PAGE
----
Germany’s first Emergency Container: equipment for a quick reaction

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Abrollbehälter Kulturgutschutz. Image by Nadine Thiel.

By Nadine Thiel, Dr. Ulrich Fischer and Frank Peters

From humble beginnings about twenty years ago, emergency associations have now become a mainstay in the protection and disaster relief efforts for cultural heritage in Germany. These associations formed by museums, libraries and archives on a local level have since begun to join forces in order to develop more efficient emergency procedures and to share the cost and effort of providing for emergency equipment for common use.

Upon its foundation in 2018, the Emergency Association of Cologne Archives and Libraries (Notfallverbund Kölner Archive und Bibliotheken) acquired equipment for use in an emergency occurring in any one of its 24 member institutes. Masks, overalls, boots, gloves, stretch film, hoses, carts and many other items were collected in rolling lattice boxes and kept at the City Archive’s site at Köln-Porz Lind for transport to an emergency site by the fire department.

However, both the experience of the collapse of the city archive in Cologne in 2009 as well as that of the fire in the Museu Nacional in Rio de Janeiro (2018) made it abundantly clear that, in the case of an emergency, a single container holding all necessary equipment for a quick reaction would be desirable. Moreover, such a container should also provide all-weather working space for members of the emergency association and everything needed for standard procedures during disaster relief and emergency documentation.

Collaborating closely with the city fire department, a working group in Cologne came up with the idea of an emergency container. This was further refined with more input from the fire department which has used a portable container the size of a standard freight container for a number of purposes: from providing catering equipment for large scale missions to high-end chemical labs used by the analytical task force for emergencies involving chemicals. Soon it became clear that such a container could be the ideal framework for a cultural heritage emergency container, as it could be easily transported to any disaster site. If need be, the portable container could be transported not only by the fire department, but also by other agencies such as the technical relief service, the army, the city administration or even commercial transport companies which all have standard transport equipment, thus freeing fire brigade capacities in the case of a major disaster.

With the institutes pooling their funds for emergency measures, additional funding from a modernisation programme run by the City of Cologne, and grants by a federal scheme for the preservation of cultural heritage, a regional agency and a local bank, the emergency container was ordered from a manufacturer for special vehicles. All in all, the total costs for the container were just short of 150,000 EUR.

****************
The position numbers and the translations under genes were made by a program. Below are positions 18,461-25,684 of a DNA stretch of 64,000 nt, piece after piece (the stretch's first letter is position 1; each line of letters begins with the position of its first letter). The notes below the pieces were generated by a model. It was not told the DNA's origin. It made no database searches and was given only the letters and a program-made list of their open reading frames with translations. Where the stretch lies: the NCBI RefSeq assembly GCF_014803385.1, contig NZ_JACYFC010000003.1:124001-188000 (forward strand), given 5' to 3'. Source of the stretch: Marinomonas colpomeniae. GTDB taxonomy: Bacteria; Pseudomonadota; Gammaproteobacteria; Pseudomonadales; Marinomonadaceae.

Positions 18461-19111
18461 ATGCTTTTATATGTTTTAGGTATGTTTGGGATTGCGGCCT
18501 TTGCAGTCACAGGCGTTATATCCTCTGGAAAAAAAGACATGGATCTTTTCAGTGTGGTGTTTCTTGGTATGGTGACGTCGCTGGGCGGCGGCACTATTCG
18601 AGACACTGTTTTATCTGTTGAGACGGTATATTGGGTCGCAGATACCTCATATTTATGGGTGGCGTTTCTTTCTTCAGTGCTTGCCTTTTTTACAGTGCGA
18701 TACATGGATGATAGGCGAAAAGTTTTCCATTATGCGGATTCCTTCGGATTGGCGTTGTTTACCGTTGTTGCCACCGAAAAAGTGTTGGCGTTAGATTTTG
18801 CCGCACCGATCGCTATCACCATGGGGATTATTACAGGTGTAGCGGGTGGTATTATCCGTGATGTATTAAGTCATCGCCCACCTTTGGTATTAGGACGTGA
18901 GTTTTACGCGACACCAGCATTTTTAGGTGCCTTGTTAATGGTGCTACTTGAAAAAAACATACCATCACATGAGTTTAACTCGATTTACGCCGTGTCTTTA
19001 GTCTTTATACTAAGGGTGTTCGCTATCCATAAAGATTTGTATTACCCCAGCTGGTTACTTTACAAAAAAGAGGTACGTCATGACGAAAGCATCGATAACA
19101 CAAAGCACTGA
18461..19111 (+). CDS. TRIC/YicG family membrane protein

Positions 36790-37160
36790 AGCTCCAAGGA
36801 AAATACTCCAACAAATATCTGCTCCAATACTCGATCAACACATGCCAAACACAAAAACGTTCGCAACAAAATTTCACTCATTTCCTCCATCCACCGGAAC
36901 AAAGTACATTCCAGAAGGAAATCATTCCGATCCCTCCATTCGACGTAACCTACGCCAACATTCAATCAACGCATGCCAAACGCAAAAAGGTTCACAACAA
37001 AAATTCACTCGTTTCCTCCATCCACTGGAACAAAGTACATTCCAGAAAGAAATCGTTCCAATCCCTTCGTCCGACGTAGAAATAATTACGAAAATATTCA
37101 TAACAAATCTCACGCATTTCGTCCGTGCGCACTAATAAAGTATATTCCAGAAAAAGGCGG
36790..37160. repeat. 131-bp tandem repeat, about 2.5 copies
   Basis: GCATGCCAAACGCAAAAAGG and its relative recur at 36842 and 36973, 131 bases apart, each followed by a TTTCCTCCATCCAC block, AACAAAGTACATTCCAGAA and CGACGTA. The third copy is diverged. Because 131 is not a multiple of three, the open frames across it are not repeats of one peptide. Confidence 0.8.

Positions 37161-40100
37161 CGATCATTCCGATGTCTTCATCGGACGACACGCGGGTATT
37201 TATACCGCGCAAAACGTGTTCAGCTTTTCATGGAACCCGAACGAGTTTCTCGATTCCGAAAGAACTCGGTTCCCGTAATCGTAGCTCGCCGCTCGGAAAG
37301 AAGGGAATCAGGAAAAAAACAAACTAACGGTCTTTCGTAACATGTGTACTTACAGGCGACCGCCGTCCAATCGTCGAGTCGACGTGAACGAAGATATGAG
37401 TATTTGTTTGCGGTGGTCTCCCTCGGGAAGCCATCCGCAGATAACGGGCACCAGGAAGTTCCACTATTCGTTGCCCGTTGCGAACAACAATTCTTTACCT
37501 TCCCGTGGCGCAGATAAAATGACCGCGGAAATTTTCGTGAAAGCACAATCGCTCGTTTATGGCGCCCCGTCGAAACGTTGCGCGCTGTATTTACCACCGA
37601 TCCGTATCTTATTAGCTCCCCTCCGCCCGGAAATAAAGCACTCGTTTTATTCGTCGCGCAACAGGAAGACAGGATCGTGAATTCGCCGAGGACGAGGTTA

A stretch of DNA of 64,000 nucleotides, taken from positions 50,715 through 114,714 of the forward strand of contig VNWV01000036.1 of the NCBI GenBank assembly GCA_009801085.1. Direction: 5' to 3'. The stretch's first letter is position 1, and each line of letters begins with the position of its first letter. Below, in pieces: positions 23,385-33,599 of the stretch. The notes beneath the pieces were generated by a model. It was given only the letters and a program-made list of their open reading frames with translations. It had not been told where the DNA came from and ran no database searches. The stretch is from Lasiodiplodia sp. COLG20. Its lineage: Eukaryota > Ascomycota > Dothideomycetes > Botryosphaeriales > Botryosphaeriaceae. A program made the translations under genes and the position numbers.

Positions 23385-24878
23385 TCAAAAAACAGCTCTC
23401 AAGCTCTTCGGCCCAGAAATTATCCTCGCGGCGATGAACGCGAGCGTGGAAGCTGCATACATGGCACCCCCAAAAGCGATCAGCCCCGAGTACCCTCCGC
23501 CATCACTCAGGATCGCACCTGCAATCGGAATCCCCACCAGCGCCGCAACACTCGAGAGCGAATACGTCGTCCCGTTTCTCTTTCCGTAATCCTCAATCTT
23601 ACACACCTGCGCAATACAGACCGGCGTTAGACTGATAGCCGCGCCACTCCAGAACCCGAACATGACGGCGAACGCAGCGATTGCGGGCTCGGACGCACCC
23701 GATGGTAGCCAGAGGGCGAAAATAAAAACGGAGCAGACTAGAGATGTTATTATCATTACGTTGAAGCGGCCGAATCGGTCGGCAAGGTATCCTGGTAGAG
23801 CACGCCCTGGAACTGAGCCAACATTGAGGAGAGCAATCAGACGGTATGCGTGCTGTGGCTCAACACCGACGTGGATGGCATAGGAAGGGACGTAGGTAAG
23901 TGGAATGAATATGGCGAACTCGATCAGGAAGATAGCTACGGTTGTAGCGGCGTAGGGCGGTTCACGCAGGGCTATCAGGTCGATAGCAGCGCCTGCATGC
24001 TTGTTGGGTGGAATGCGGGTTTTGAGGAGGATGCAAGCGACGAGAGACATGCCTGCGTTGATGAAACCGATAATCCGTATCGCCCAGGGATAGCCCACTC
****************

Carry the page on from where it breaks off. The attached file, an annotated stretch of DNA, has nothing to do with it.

Our first priority was to make sure the container fittings were compatible with the machinery and equipment of the city fire brigade. We realised quickly that any catastrophic event involving cultural heritage would inevitably lead to the fire brigade deploying. In the case of a major disaster requiring the entire force of the fire brigade, any of the other agencies or even a commercial carrier would be able to move the container with a standard truck equipped with a load handling system. For electricity and water, as well as drainage, we rely on standard fire brigade equipment. If need be, this could also be provided by other agencies or the army.

Secondly, the container is not intended for restoration treatments; it is meant to be used just like an ambulance vehicle for cultural heritage, not a mobile lab. Damaged material would be salvaged by members of the disaster relief forces and, with the help of volunteers and members of the emergency association, would be registered, documented and stabilised in the container before being transported to a long-term storage facility. In most cases, at least in all those involving water (this includes flooding from rain or ground water, but also damage caused by faulty plumbing in a building or even from water used to put out a fire), heritage material will have to be rinsed with water and then frozen to prevent infestation with mould and other microbes. Before freezing, the material will have to be wrapped in stretch film. It is for these minimum standard procedures that this particular rescue infrastructure is intended. All other conservation-restoration processes as well as identification measures by experts will take place at a later stage and in proper restoration labs.